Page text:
Sunday, 30 October 2011

Why cafés work for writers


You see it so often, writers sitting in cafés with either a notebook or a lap top in front of them. Many writers confess to regularly writing in cafés. Natalie Goldberg recommends it.   Why and how does it work?
Part of the answer may be that writers finding themselves alone in cafés may well spend the time there writing. Why not? We have to make the most of every opportunity, don’t we?  
Also, a café full of people is a place to find good ideas. People- watching is really important for writers.  
A third, slightly less obvious reason, is that it combats the writer’s sense of isolation.  They are sitting there, out in the world, so they no longer have to worry about what is happening in the world.  That part of their brain is satisfied so the rest of it can concentrate on the writing.  
Cafés do provide a nice atmosphere to work in. There’s the soothing mumble of voices, the smell and the taste of the coffee, the swoosh of the coffee machines and the temptation of the pretty cakes – even if you resist sampling them it’s nice to know they’re there.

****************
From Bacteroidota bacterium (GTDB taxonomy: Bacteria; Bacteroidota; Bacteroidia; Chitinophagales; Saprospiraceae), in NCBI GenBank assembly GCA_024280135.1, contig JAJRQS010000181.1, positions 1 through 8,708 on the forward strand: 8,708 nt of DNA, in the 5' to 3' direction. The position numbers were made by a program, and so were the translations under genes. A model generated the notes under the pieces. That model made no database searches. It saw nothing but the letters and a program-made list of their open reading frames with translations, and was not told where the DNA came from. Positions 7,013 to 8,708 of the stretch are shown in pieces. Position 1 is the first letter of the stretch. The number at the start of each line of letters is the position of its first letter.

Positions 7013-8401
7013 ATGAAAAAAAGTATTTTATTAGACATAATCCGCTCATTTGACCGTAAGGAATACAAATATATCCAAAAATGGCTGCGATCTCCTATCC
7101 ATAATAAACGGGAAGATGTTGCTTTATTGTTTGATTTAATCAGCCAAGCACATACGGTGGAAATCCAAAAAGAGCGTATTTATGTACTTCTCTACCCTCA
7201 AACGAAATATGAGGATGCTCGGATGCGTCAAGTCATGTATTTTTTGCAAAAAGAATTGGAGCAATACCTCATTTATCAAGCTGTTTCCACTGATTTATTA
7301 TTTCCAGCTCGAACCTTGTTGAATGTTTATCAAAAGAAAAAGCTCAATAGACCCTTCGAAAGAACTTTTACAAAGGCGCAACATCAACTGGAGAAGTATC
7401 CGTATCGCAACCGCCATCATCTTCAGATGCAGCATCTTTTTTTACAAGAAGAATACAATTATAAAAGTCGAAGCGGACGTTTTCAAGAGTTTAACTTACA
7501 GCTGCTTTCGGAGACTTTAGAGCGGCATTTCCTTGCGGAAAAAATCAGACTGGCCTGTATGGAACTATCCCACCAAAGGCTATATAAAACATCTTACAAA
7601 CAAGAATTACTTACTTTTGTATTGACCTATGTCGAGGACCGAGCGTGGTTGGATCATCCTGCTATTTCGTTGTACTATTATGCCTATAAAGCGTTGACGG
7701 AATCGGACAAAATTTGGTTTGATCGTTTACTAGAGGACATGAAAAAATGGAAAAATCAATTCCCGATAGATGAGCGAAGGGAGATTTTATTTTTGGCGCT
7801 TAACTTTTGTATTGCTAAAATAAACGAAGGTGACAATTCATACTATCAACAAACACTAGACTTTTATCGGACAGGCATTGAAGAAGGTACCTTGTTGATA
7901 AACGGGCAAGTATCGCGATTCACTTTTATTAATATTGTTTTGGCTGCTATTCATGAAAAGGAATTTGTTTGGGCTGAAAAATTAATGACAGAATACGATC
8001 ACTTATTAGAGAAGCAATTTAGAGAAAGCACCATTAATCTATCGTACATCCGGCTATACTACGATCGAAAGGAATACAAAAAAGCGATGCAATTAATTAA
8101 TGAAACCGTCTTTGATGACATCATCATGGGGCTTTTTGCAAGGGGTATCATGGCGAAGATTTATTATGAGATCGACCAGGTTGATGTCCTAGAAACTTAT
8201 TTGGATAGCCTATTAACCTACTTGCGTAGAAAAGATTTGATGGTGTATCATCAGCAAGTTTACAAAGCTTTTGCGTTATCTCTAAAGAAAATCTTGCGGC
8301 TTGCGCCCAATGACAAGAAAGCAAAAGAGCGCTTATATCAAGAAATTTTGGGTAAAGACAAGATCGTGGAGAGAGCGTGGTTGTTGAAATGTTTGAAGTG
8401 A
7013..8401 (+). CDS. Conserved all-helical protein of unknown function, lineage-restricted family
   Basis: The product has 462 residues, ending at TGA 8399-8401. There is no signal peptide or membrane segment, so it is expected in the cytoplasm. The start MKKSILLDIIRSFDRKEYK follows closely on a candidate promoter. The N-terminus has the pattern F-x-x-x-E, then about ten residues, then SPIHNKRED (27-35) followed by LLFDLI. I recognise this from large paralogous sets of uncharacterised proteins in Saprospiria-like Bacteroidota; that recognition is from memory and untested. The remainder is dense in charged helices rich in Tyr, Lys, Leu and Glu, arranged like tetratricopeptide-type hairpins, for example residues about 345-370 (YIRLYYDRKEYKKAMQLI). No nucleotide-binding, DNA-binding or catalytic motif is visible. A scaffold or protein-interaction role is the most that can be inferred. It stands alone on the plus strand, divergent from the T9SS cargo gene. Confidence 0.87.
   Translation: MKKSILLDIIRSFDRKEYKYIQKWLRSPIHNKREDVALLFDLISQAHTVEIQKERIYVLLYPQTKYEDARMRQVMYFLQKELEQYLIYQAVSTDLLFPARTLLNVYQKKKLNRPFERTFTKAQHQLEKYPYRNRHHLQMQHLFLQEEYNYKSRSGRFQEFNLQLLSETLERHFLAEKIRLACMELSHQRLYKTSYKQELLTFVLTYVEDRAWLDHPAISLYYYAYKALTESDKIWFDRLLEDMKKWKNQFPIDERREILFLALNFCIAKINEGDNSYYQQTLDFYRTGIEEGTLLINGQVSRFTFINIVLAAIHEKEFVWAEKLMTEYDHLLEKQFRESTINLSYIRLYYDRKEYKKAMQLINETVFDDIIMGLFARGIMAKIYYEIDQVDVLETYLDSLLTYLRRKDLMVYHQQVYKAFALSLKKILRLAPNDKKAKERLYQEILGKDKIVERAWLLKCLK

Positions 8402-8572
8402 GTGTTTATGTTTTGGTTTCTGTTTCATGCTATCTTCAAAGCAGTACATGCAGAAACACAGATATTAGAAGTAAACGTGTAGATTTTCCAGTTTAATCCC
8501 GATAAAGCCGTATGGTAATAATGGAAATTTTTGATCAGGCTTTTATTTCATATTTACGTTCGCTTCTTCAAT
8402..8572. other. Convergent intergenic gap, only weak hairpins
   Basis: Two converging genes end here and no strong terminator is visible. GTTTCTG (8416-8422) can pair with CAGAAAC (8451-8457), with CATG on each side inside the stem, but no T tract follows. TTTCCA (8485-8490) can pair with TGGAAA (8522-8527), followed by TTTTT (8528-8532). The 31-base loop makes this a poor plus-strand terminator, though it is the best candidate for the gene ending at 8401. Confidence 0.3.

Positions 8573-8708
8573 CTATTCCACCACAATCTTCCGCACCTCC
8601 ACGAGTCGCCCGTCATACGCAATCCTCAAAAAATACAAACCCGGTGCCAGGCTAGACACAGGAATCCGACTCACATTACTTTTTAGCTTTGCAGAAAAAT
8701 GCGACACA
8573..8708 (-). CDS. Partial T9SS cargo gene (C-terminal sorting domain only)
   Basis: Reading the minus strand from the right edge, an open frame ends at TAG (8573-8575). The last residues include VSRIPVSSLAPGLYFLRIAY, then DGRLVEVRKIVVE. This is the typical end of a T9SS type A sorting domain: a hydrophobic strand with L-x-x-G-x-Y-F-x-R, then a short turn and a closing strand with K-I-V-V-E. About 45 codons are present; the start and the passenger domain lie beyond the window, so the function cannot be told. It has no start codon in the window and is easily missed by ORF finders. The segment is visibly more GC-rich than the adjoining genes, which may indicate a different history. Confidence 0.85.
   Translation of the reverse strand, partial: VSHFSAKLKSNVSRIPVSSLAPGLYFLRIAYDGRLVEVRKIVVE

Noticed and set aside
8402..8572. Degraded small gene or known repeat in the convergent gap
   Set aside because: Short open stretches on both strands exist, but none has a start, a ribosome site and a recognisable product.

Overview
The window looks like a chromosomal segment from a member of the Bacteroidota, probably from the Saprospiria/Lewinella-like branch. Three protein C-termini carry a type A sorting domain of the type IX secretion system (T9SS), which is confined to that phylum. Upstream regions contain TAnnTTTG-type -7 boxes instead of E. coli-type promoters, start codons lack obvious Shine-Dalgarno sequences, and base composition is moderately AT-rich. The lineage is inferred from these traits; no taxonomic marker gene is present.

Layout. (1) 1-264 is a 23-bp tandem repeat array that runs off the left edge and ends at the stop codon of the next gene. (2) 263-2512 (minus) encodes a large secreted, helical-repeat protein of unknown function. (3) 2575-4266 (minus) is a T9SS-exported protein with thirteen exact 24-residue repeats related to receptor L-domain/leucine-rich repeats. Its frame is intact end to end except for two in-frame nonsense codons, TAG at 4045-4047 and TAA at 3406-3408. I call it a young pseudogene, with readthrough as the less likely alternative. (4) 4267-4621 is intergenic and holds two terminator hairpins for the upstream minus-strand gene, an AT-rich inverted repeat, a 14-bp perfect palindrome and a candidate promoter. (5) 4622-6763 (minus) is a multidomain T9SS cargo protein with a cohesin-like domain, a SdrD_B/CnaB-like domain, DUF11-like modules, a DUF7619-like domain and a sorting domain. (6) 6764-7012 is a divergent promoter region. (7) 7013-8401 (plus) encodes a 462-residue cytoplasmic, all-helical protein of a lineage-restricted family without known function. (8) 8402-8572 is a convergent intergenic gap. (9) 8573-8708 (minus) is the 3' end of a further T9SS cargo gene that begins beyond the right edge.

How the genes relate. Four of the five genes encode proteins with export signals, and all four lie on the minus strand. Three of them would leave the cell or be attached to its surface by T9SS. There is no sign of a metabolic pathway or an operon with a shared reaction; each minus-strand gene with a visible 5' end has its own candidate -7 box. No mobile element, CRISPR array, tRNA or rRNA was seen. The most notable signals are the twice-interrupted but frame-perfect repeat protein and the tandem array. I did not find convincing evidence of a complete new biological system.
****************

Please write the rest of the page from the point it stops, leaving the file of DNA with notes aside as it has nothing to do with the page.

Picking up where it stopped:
I personally don’t often write in a café but I do revise and I do make notes there. When I attend the SCBWI critique group in Manchester, I get into town early and sit in Druckers with a pile of manuscripts, a pot of Earl Grey and a slice of traditional apple cake and portion of ice cream.  For the Chester group I use the crypt café in the cathedral. It is soothing knowing the world is there.    
I remember having lunch in a little café in the south of France once. There was a writer at the next table, lunching alone, and between mouthfuls jotting down lines of poetry. It seemed he needed the people around him - and the food and drink – in order to be able to write.
Once when I was jotting down a few notes in a café the anxious owner hovered around, asking if everything was all right and whether I needed another coffee.  I’m sure he thought I was writing about his café.
Writers have met and written in cafés for years.  Musing by Moonlight sums this up nicely.

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